Shopping for a new heating and cooling system can feel like you’re swimming in an alphabet soup since the HVAC industry uses so many acronyms. Even HVAC is an acronym for heating, ventilation, and air conditioning. With the many acronyms, we at Air Supply Heating & Air Conditioning would like to clear up the confusion and provide a quick glossary of the most common acronyms for you today.
AFUE – Annual Fuel Utilization Efficiency
Pay close attention to the AFUE since it will play a large role in your annual heating costs when it comes time for shopping for a new furnace. How efficiently your heating system uses fuel is what the AFUE ratio measures. For instance, a furnace will have an AFUE of 85% if it converts 85% of fuel into heat. New furnaces are mandated to meet a minimum of AFUE of 80 by the U.S. Department of Energy. Fortunately, modern top-of-the-line models far exceed the minimum standard. Leaving very little to waste, high-end heating systems achieve an AFUE of 95% and higher.
SEER – Seasonal Energy Efficiency Ratio
Over a typical cooling season divided by the energy it uses in Watt-Hours, the SEER calculates an AC system’s cooling, which usually ranges from 13 to 22. According to region, the U.S. Department of Energy enforces minimum SEER standards. Many older cooling units have a SEER of 8 or less, so in comparison, a new unit with the lowest available SEER would be a significant step up. IN the Vegas Valley, the minimum requirement is 14. The less you’ll pay in monthly cooling costs with the higher the SEER, making it the more comfortable you’ll be. Also, you will save even more with combining this technology with other ways to reduce energy consumption, such as sealing windows, adding insulation, and using thermal curtains.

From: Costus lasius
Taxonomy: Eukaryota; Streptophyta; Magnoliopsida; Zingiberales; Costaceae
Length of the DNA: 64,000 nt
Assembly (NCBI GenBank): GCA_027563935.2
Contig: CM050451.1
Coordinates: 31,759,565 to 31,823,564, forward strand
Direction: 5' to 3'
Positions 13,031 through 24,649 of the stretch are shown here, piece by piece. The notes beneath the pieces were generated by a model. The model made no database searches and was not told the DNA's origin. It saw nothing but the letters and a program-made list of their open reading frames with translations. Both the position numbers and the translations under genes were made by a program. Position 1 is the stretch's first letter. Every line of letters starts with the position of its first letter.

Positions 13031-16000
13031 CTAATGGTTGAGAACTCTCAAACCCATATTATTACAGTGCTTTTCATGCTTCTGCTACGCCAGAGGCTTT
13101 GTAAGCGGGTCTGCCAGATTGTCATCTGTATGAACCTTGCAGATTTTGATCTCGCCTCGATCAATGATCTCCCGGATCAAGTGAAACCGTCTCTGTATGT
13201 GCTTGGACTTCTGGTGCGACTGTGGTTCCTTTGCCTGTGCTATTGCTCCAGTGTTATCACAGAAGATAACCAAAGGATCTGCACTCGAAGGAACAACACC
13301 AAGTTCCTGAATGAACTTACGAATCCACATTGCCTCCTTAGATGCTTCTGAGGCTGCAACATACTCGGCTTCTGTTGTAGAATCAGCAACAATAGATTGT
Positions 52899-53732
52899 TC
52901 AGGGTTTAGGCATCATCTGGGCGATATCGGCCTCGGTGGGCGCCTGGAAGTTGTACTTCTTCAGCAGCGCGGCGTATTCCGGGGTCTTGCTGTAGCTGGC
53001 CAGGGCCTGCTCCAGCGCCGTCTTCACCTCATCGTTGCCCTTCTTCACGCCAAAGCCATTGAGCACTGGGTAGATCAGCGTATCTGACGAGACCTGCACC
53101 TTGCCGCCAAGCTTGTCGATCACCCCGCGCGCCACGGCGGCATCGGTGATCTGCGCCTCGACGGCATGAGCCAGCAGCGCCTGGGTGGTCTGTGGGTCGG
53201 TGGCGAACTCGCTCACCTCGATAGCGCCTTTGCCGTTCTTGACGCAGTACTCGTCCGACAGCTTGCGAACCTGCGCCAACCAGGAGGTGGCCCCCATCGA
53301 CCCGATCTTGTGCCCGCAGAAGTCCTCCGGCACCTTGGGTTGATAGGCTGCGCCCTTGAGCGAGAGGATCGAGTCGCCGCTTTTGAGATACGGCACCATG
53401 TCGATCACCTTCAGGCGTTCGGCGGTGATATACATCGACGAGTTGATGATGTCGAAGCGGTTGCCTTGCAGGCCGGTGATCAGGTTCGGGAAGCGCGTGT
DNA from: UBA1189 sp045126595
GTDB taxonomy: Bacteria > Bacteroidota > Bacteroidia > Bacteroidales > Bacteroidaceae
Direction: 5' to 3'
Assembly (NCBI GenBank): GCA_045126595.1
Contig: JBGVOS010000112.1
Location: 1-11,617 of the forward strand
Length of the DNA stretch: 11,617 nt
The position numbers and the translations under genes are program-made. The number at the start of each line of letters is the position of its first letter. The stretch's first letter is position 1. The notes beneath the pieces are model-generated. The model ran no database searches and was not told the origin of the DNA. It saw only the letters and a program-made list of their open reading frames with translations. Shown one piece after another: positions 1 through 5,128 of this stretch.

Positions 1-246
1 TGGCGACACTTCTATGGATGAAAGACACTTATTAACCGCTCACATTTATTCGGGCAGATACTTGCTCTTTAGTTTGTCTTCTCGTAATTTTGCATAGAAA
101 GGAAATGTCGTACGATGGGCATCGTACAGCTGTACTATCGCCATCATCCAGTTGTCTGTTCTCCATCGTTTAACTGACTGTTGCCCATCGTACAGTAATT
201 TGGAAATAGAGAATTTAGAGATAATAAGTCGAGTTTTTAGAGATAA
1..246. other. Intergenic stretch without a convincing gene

HSPF – Heating Season Performance Factor
A heat pump’s heating performance is measured with the HSPF. The more efficient the unit’s heating mode, the higher the HSPF. The minimum energy efficiency standard for heat pumps to 8 by the U.S. Department of Energy back in 2015. A heat pump’s SEER rating is the rating you should be more concerned with. Heat pumps provide heating and cooling comfort.
MERV – Minimum Efficiency Reporting Value
The air quality is associated with the MERV rating. By how small of a particle it can capture is measured through an air filter’s performance. The higher the MERV is based on the smaller the particle. Capable of filtering out household dust and lint, throwaway filter has a MERV of 4 to 6, making it inexpensive. To protect your HVAC system from getting jammed up with debris is how it is primarily designed. You’ll need a filter with a MERV of 8 to 13 to improve your home’s indoor air. Contaminants such as lead dust, auto emissions, and even certain airborne bacteria can be filtered out with this MERV rating. Though the filters with MERV ratings at the high end of the scale are hospital-grade, the tight mesh screen would restrict a residential HVAC system’s airflow.